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Japan’s emissions Record high: Where are the renewables?

By April 16, 2015 No Comments
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Destruction in Fukushima, 2011

 

Since the Fukushima nuclear disaster in 2011, Japan’s CO2 emissions have been steadily rising. In fact, Japan’s greenhouse-gas emissions rose to the second-highest on record last year, as revised government figures showed on Tuesday.

Between 2013 and 2014, emissions  rose 1.2 percent from a year earlier, according to the revised data published by the Ministry of Environment. All in all, this represents a rise of 10.8 percent from 1990.

As of 2015, Japan is placed on the world’s 5th largest carbon dioxide emitter. This, many people would like to explain is simply due to Japan’s new-found reliance on fossil fuels to supplement the nuclear power that has gone offline since the Fukushima tragedy.

However the figures released on Tuesday also revealed that emissions in Japan actually peaked in 2007, just under their current levels.

Nevertheless, Japan is on a negative, carbon intensive growth trajectory that is showing no signs of slowing down.

Taking into account the worldwide call for not only a nuclear, but fossil fuel phase-out, Japan now has the challenge to reduce carbon emission with renewable energy.

Based on the Renewable Energy Network for the 21st. Century ’s 2014 report, renewables contributed 19% to Japan’s  electricity mix in 2013, and the market has been expanding in contrast to the other industry’s downturn.

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This is a positive signal that renewable energy could lead to future economic development on a the longer-term perspective.

Large political shifts in investment and research into renewable energy may enure this growth even further.

The current electricity price in Japan is volatility because it relies on unstable prices of imported fossil fuel and natural gas. According to the Ministry of Economy, Trade and Industry, electricity prices rose by 28.4% since 2011. This occurred even though crude oil prices fell by 34%.

Considering this fact and the ever decreasing price of solar cells and wind turbines, the development of renewable energy industry could offer a much needed ‘light’-ening of the household load across Japan. 

However, Japan continues to invest about 70% of its energy research development fund in nuclear. As it has done so for decades.

The International Energy Agency reported that 69% of energy research fund (About US$ 35 billion) was allocated to nuclear development research in 2010 in Japan, most of which was for the development of  the Monju fast-breeder reactor. Since that time, we have not seen a significant difference.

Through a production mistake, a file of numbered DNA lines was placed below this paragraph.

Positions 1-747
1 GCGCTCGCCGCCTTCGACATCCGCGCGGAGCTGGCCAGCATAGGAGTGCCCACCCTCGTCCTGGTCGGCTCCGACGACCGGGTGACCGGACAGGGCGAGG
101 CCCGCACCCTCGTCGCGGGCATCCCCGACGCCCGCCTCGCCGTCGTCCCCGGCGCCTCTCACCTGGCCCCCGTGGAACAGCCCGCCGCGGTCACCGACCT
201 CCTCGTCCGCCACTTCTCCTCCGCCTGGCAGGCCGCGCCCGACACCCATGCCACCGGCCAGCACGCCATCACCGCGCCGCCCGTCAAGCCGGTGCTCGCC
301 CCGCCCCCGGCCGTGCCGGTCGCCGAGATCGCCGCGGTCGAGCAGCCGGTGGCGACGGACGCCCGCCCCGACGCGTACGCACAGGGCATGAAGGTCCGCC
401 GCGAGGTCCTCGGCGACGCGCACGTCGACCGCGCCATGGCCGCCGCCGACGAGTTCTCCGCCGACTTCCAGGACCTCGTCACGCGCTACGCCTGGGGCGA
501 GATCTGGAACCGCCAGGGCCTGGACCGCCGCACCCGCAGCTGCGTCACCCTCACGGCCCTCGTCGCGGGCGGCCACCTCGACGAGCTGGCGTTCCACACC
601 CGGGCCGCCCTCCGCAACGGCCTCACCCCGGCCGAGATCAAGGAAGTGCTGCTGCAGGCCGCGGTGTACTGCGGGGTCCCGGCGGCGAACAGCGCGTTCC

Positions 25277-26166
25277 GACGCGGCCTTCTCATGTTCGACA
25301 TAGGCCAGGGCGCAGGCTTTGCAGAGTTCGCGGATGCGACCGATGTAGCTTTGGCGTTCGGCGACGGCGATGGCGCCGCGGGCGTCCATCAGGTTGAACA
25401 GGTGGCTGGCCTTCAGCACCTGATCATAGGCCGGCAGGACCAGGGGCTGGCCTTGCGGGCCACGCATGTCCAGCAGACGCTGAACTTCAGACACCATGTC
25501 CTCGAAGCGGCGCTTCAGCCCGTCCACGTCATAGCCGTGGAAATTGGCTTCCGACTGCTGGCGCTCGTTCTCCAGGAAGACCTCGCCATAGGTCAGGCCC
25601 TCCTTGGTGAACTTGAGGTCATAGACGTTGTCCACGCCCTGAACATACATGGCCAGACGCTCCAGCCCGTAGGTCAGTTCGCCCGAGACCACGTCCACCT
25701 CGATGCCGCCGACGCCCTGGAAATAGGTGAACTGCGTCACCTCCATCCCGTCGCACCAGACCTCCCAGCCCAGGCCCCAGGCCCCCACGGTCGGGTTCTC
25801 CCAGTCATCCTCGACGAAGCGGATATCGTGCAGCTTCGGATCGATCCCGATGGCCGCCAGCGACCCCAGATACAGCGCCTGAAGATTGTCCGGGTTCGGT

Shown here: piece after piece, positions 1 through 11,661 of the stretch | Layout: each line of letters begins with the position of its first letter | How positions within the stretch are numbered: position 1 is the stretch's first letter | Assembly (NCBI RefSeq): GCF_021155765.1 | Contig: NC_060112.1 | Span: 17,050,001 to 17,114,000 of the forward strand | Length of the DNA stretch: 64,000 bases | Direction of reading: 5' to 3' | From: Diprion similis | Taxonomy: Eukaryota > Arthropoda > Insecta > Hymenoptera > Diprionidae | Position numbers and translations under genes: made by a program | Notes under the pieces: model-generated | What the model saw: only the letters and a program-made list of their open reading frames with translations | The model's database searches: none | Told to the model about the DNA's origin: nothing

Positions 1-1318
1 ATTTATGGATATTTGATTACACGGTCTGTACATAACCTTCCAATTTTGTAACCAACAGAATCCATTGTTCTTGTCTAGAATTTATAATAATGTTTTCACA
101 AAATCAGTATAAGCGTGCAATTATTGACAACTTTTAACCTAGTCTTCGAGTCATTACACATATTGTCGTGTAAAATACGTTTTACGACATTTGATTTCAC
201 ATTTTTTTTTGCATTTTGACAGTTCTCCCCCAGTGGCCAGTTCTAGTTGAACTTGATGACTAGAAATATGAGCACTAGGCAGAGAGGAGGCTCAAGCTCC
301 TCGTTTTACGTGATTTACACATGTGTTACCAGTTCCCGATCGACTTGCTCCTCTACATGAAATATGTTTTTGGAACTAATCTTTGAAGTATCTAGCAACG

Future electricity demand is foreseen to decrease as the population ages and fewer babies are born. This may create in fact more opportunities to reduce energy consumption as well.

This may prove be critical for Japan’s ability to transition away from its current trajectory.

According to the Japan Centre for Climate Change Action, office and household emissions have increased by about 50% since 1990, whereas that of industry and transportation has been reduced.

However, the biggest incentive for Japan could be its job growth potential.The renewable energy sector has created thousands of jobs across countries such as in the United States, Spain and Germany. According to Fujitsu, the amount of jobs available in the renewable energy industry in Germany has increased by 225% between 2006 – 2010.

Japan is not so far behind. There has already been significant developments into solar heating, small hydro and geothermal power, though their markets have not yet been properly utilised. In fact, these renewable energies only make up less than 5% of Japan’s energy mix, and thers is significant improvements available. The International Renewable Energy Agency states that there is still a big potential for job creation in Japan across these fields.

This may be just the incentive Japan needs in advance of this year`s UN climate negotiations held in Paris.

In order to ensure future economic development and job creation, Japan needs to clearly lay out a plan to invest heavily in high growth areas that make use of Japan’s renewable energy potential. This is a plan they must outline clearly in their Intended Nationally Determined Commitment before its too late.

Paris is just around the corner. While current indications are that Japan may be backing away from any ambitious plans to combat its growing greenhouse emissions, it is clear that the economic opportunities point to renewable investments.

About Akihiro Yasui

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